FP&A Week: Breaking the Paradox
October 10-13, 2023
By Tom Byrne, MD at T&B Software Solutions
Some years ago, I was appointed Internal Audit Manager for the aftermarket operation of a major automotive manufacturer. My department was responsible for:
I began by introducing a planning process to help ensure that not only would risks be promptly addressed but also that audits would contribute to a professional management culture. The key was to focus on Internal Audit’s contribution to optimising the wider business system.
I will describe our Systems Thinking approach and show how it impacted FP&A and Management.
Systems thinking is a holistic approach focusing on how a system's constituent parts interrelate and how systems work over time and within the context of larger systems. This approach contrasts with traditional analysis, which studies systems by breaking them into separate elements.
Its origins come from:
Systems thinking discourages a ‘silo’ mentality, where components of the business process are optimised individually and instead seeks to optimise the contribution each element makes to the whole.
Key principles include:
Let us see how these principles were applied to the business system that contained my Internal Audit department.
This diagram shows the scope of and interactions within our system:
Figure 1 shows how the functions of Management, Operating Units, FP&A and Internal Audit form a system within an enterprise. The output of this system, with its components working together, is improved performance. The arrows show the information flows between the functions, which are the components of the system. The more these functions work together optimally, the more business performance improves.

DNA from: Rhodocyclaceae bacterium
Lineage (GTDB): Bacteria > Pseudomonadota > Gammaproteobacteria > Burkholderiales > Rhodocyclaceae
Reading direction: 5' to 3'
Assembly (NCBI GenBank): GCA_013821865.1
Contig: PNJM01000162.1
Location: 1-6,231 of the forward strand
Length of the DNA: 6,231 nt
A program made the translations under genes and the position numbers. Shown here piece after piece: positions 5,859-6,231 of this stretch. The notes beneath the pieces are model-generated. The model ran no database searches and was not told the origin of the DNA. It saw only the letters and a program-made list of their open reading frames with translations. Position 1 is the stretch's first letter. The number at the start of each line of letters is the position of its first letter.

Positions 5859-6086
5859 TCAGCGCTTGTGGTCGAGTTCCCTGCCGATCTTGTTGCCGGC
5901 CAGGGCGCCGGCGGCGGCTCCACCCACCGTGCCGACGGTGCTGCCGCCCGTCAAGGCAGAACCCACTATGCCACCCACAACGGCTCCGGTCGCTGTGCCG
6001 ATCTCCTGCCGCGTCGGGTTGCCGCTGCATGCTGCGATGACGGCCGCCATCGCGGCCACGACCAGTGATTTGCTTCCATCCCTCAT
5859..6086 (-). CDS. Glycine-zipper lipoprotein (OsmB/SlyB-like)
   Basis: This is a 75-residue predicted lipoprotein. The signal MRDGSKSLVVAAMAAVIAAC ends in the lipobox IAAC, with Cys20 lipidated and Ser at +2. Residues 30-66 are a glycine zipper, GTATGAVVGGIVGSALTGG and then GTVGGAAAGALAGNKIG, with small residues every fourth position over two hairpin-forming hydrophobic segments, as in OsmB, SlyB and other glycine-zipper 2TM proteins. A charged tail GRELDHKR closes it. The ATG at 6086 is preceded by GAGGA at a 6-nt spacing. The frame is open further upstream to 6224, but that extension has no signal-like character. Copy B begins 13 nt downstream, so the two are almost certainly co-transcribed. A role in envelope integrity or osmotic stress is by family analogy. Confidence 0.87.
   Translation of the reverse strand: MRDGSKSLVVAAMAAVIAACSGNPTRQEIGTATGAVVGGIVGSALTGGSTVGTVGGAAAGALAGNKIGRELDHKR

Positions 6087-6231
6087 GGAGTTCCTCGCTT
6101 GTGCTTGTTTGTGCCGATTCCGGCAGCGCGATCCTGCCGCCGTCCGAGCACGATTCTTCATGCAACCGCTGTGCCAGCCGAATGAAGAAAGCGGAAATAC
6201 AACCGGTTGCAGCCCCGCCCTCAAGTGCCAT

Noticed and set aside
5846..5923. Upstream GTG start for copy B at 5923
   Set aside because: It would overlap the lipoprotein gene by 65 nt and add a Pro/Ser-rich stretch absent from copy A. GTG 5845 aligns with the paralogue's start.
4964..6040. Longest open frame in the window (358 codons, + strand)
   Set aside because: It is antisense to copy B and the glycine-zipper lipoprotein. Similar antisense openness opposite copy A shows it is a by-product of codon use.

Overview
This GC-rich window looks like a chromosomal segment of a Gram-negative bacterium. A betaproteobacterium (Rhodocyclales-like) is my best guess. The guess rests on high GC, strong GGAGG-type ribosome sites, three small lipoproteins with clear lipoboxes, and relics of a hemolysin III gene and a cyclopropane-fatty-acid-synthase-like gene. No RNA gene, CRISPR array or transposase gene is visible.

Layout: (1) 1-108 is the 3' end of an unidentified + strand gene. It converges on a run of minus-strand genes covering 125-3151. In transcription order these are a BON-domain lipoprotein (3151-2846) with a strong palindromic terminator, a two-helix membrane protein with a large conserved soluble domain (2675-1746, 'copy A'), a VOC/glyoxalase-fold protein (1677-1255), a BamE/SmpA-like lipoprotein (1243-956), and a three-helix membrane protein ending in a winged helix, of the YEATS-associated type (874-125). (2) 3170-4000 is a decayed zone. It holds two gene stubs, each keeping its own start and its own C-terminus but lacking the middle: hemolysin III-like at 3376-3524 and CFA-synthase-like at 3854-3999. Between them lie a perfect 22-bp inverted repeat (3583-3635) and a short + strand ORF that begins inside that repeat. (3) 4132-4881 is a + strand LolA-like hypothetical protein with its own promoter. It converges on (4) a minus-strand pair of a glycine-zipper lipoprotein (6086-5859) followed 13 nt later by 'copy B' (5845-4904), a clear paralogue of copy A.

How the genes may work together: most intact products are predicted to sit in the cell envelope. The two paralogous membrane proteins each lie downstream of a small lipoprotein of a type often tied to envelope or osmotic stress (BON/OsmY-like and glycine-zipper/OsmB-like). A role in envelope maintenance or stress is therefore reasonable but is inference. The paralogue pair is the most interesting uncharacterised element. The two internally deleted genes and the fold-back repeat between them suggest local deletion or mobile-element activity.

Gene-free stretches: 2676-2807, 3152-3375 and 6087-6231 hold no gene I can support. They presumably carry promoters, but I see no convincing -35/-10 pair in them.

Let’s apply the principles of systems thinking to that shown in Figure 1.
The output was an improved business performance with respect to stewardship and effective use of assets. This is a subsystem of the business as a whole and is the scope of this article.
The Systems Map shows the information and control flows between the business functions.
I would like to introduce the concept of entropy. Entropy is the tendency for systems to fall into disorder. This is prevented by achieving homeostasis. That is when a sensor monitors the environment and reports via feedback to a controller, and then the latter makes the necessary adjustments to keep the system stable.
Let us consider a heating system as a more digestible example. In a central heating system, the sensor is the thermometer, which measures the ambient temperature, while the thermostat is the controller which switches the heating on or off according to the thermometer’s feedback. Homeostasis, in this case, is a constant temperature.
In our case, Internal Audit and FP&A are sensors which measure the internal and business environments, respectively, and which, via feedback, allow the controller, Management, to take the necessary action. Homeostasis, in this case, is the optimum business performance.
Improved performance through cultural change is a synergy that emerges through the functions of Management, Operating Units, FP&A and Internal Audit working together as a unified system.
The above are the principles of systems thinking applied to our case. I describe how I built the Internal Audit department to optimise its function within the system, including its relationship to FP&A.